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The Unfairness Doctrine

With the biggest FIFA scandal to date dominating the headlines, I’m revisiting this piece from a couple of years ago about the growing indifference to justice throughout the world community.

cdn-media.nationaljournalThere are certainly more important things than soccer to get worked up over — especially here in the United States, where we already have baseball, basketball, hockey, and (American) football.

Maybe that’s an argument in defense of referee Koman Coulibaly, who infuriated American soccer fans by disallowing a winning goal by team USA with no apparent justification. After all, it’s only a game. Wouldn’t all that passion be better directed against the gulf oil disaster or Iran’s nuclear weapons program?

In this case, at least, the Federation Internationale de Football Association (FIFA) might agree. According to the New York Times, FIFA president Sepp Blatter “does not want video replay or extra referees on the end line at the World Cup. He favors debate over decisiveness and human frailty over intrusive technology, thinking that subjectivity helps soccer more than it hurts.”

Now there’s an interesting philosophy: human error by judges, umpires, and referees enhances competitive sports. But don your body armor before making that suggestion to Detroit Tigers pitcher Armando Galarraga. Only two weeks earlier, you may remember, a blown call by umpire Jim Joyce on the last play of the game denied Mr. Galarraga baseball’s most coveted distinction — a perfect game.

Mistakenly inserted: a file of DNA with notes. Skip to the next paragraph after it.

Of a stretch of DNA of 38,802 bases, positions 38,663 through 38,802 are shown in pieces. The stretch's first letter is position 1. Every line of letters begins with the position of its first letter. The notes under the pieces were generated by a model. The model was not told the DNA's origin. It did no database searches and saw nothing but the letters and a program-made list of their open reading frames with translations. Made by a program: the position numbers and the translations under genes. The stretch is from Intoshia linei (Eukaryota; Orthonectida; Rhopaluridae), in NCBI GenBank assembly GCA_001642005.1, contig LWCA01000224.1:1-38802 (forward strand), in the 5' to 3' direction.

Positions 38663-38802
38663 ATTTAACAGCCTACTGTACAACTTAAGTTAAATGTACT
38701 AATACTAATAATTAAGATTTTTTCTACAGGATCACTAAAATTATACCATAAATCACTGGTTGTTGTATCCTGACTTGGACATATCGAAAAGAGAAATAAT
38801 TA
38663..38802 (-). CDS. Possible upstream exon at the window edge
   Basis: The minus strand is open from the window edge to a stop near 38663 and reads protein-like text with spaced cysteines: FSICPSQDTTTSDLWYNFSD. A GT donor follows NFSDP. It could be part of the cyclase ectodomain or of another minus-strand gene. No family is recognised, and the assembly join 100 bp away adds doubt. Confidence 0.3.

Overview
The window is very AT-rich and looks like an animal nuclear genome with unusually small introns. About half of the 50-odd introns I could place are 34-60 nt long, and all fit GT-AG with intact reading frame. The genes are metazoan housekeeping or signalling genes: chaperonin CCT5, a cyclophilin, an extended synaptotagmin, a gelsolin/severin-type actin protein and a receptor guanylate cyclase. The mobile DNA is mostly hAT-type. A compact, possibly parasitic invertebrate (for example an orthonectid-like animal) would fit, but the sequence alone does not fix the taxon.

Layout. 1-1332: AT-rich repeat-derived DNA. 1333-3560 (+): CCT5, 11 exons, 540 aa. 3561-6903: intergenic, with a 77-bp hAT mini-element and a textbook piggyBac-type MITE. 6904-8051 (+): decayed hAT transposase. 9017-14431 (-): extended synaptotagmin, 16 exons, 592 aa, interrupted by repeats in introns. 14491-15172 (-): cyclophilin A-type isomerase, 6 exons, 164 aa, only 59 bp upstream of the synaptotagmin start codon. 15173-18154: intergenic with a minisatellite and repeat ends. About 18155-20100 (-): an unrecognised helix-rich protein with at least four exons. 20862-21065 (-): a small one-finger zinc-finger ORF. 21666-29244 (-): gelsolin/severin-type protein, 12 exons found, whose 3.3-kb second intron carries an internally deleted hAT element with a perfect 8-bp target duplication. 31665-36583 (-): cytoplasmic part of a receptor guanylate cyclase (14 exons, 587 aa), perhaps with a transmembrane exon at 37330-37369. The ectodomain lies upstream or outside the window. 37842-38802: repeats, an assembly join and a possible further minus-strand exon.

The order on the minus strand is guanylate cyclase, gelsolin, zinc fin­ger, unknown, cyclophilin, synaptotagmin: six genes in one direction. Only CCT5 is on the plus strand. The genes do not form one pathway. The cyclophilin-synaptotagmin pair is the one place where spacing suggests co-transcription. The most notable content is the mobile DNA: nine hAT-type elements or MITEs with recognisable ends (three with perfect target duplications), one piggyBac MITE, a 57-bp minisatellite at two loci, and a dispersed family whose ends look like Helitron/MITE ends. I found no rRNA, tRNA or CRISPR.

In the aftermath, pundits have suggested that the baseball mishap did more for the sport than a perfect game ever could have. Mr. Galarraga was the model of graciousness, upset at being robbed but apparently harboring no resentment. For his part, Mr. Joyce appeared not only contrite but genuinely heartbroken. A week later, the league itself showed impressive quality of character when a hundred MLB players voted the repentant umpire the best in the game. All around, a sport that has been plagued with steroid and contract scandals produced extraordinary examples of dignity, restraint and — to revive an expression near to extinction — class.

In contrast, Mr. Coulibaly has yet to offer a single word of explanation, much less apology, for his inexplicable whistle-blowing. (However, mounting pressure may convince FIFA to reverse its own policy of refusing to comment on calls by the time this sees publication. Nothing challenges core values like bad press.)

But is it only a game? Every parent knows that the way children play reveals much about who they are deep down. It seems reasonable to assume the same about cultures: the way they play speaks volumes about their moral values.